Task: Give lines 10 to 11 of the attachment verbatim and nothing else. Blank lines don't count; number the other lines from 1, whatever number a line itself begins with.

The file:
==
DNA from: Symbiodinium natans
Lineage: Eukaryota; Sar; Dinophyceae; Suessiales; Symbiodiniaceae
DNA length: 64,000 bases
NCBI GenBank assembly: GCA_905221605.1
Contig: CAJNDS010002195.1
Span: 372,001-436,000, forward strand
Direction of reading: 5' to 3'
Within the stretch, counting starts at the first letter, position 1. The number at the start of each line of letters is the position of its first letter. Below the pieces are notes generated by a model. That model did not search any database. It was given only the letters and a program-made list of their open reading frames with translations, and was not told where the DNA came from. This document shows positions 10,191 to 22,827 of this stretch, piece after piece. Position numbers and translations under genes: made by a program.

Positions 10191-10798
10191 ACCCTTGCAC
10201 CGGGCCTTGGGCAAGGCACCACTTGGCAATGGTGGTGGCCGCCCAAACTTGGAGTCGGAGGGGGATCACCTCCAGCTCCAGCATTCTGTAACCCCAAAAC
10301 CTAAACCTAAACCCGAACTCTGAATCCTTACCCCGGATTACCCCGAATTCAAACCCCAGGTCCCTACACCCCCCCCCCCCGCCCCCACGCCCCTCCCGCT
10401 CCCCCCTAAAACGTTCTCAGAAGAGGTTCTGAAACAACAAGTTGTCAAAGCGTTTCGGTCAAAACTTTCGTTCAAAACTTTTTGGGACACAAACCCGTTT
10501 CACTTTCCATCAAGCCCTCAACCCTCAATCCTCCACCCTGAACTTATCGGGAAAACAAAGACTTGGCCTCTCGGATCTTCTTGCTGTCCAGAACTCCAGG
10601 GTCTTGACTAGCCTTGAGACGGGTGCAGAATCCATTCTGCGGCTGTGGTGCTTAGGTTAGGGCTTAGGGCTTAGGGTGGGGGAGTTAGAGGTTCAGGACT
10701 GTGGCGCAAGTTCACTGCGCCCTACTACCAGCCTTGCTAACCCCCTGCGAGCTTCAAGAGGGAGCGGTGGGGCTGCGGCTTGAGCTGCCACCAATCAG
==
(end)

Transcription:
10191 ACCCTTGCAC
10201 CGGGCCTTGGGCAAGGCACCACTTGGCAATGGTGGTGGCCGCCCAAACTTGGAGTCGGAGGGGGATCACCTCCAGCTCCAGCATTCTGTAACCCCAAAAC